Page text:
Table of Contents in MLA Format; How to Create One

The MLA format, which was developed by the Modern Language Association for students and academics in the humanities and arts, does not have strict rules on creating a table of contents. However, you might need to include a table of contents in MLA format if you are writing a lengthy paper in MLA format. (Also learn about table of contents in APA and Chicago format)

Table of contents is only essential when your paper has several chapters or section as in the case of a dissertation or a thesis. Creating a table of contents is not a daunting task. However, you have to keep in mind the formatting styles and rules. A table of contents page is one of the last pages to add to your paper. It serves as a map to your paper detailing the location of the headings and subheadings in the body of the paper.

Therefore, this article is aimed at illustrating how to create a standard table of contents in the MLA format by explaining the features it requires. There is no method of breaking up text in MLA format. Therefore, it is dependent on the content and the discretion of the author.

Table of content in MlA Style

Basic Guidelines for Formatting the Table of Contents in MLA Format

check-mark Fonts: Times New Roman

check-mark Font size: 12 pts throughout the page

check-mark Margin: 1-inch margin for the top, bottom, right and left side of the page

check-mark Spacing: all text in the table of contents page should be double spaced

check-mark The headings included in the table of contents must be written in title case capitalization

Requirements for MLA Style Table of Contents

The table of contents of an MLA paper is a list that contains all the major headings and subheadings of an MLA paper. Plus, the table of contents should include the supplementary and preliminary pages of the paper as well as indicate their page numbers.

  • The table of contents page should be titled “contents” flushed to the left, in bold and at the top of the page.
  • Make sure all main headings are flushed to the left
  • The subheadings should be indented five spaces to the right
  • Include the page number that the heading and subheadings begin from
  • The table of contents of a typical MLA paper should not exceed two pages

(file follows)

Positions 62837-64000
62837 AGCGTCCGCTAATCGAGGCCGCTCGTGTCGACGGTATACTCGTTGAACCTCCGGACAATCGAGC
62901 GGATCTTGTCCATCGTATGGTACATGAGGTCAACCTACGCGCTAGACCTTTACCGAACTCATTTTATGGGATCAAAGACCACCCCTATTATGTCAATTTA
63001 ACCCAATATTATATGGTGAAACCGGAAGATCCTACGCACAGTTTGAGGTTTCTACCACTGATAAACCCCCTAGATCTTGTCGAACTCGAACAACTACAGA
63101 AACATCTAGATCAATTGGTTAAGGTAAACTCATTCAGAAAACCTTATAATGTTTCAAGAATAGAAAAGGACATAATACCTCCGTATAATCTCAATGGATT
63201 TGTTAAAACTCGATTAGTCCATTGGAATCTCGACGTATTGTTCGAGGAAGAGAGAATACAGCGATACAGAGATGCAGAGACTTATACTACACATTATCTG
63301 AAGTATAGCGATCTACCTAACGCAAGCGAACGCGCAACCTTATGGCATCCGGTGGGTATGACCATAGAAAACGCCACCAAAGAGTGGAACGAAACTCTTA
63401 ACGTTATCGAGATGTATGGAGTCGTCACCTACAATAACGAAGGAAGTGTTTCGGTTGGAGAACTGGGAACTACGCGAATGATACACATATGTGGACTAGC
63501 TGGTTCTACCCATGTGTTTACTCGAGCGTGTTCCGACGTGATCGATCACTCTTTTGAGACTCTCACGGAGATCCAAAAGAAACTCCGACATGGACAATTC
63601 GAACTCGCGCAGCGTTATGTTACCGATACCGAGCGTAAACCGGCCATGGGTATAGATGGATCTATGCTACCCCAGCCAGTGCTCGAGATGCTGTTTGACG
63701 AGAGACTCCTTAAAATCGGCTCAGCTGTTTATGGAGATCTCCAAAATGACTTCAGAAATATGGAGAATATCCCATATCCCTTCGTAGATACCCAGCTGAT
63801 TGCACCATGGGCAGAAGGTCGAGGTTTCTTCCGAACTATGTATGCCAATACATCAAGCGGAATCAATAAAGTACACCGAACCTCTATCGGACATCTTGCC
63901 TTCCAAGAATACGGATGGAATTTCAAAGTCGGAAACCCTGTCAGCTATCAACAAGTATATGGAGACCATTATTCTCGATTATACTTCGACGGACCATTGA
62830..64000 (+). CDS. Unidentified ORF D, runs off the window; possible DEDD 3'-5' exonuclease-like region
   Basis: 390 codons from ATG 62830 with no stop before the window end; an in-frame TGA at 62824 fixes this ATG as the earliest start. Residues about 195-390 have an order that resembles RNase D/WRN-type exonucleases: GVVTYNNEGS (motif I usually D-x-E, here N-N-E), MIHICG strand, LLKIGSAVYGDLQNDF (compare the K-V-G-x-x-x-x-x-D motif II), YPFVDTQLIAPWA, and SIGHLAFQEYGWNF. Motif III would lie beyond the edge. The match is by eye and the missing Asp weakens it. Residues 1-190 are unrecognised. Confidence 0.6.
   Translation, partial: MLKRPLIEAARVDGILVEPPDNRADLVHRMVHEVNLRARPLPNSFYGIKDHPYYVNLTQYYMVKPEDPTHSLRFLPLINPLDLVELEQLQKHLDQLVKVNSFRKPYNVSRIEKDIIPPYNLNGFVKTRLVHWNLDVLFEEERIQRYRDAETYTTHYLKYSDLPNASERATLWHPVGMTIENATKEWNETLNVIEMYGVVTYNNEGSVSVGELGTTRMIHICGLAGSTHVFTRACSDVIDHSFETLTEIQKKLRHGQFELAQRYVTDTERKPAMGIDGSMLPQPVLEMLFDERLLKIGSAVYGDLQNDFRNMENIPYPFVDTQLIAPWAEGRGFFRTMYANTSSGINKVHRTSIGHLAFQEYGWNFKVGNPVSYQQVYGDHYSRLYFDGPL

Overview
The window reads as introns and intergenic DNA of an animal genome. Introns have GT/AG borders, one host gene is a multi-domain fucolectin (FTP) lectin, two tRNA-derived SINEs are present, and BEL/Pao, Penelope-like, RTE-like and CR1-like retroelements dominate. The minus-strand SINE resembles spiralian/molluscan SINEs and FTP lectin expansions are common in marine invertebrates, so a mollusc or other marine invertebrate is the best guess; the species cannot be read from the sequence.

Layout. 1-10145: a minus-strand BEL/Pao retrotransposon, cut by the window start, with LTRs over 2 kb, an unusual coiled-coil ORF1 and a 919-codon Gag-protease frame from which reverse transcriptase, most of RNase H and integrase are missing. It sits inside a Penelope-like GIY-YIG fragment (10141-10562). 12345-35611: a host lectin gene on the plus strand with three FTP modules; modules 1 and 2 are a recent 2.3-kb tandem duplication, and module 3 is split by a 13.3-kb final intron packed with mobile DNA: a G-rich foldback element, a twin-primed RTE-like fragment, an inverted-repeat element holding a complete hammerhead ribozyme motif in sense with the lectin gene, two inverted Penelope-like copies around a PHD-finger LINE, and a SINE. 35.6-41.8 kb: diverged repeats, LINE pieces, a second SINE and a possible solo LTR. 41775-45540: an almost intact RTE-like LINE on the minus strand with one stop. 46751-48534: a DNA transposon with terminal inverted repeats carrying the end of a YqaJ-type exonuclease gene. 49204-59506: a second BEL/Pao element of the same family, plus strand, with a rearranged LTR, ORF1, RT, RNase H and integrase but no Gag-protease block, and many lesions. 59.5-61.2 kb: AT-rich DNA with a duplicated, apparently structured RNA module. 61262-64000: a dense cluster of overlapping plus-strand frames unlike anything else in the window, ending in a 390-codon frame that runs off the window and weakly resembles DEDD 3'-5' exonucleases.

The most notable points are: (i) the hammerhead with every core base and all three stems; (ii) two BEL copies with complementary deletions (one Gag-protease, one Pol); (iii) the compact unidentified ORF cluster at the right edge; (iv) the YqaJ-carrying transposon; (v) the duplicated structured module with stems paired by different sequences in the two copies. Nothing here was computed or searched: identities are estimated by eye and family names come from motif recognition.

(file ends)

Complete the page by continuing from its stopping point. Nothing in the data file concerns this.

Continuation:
• A dotted line must link the headings and subheadings to their respective page number

Example:

Contents

 

Introduction……………………………………………………..2

The world……………………….………………………………..5

Geography………………………………………………….……6

Government……………………………………………………..8

Arms of government ………………………………………10

Works Cited…………………………………………………….10

Generating an MLA Table of Contents Using Microsoft Word

You can generate an MLA table of contents that automatically updates the page numbers using Microsoft Word. By following these simple steps, you will create a table of contents for your paper automatically.

  • Navigate to the style ribbon in the Home tab and right-click on “heading 1”, select modify
  • A dialogue box will open. There you can edit the style to match the guidelines of the MLA format. Edit the font, the alignment as well as the spacing to match the MLA format
  • If you want to include subheadings in your table of content, then edit the next heading style and keep doing so till you get the number of subheading levels that you require for your table of contents
  • Apply the heading styles to the heading and subheading in your paper. Do this by highlighting the heading and subheadings one after the other and clicking on the appropriate heading style.
  • After you must have successfully selected a style for all the headings and subheadings to be included in your table of content, then you can generate your table of content automatically.
  • Go to the page you intend for your table of contents to be, typically after the abstract, navigate to the reference tab and click on the table of contents.
  • Select “automatic table 1” then your table of contents would be automatically generated.

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4 thoughts on “Table of Contents in MLA Format; How to Create One”

  1. I thought that the table of contents is the same in both the MLA and APA formats? But according to this article, they are different. Am I right?

    Reply

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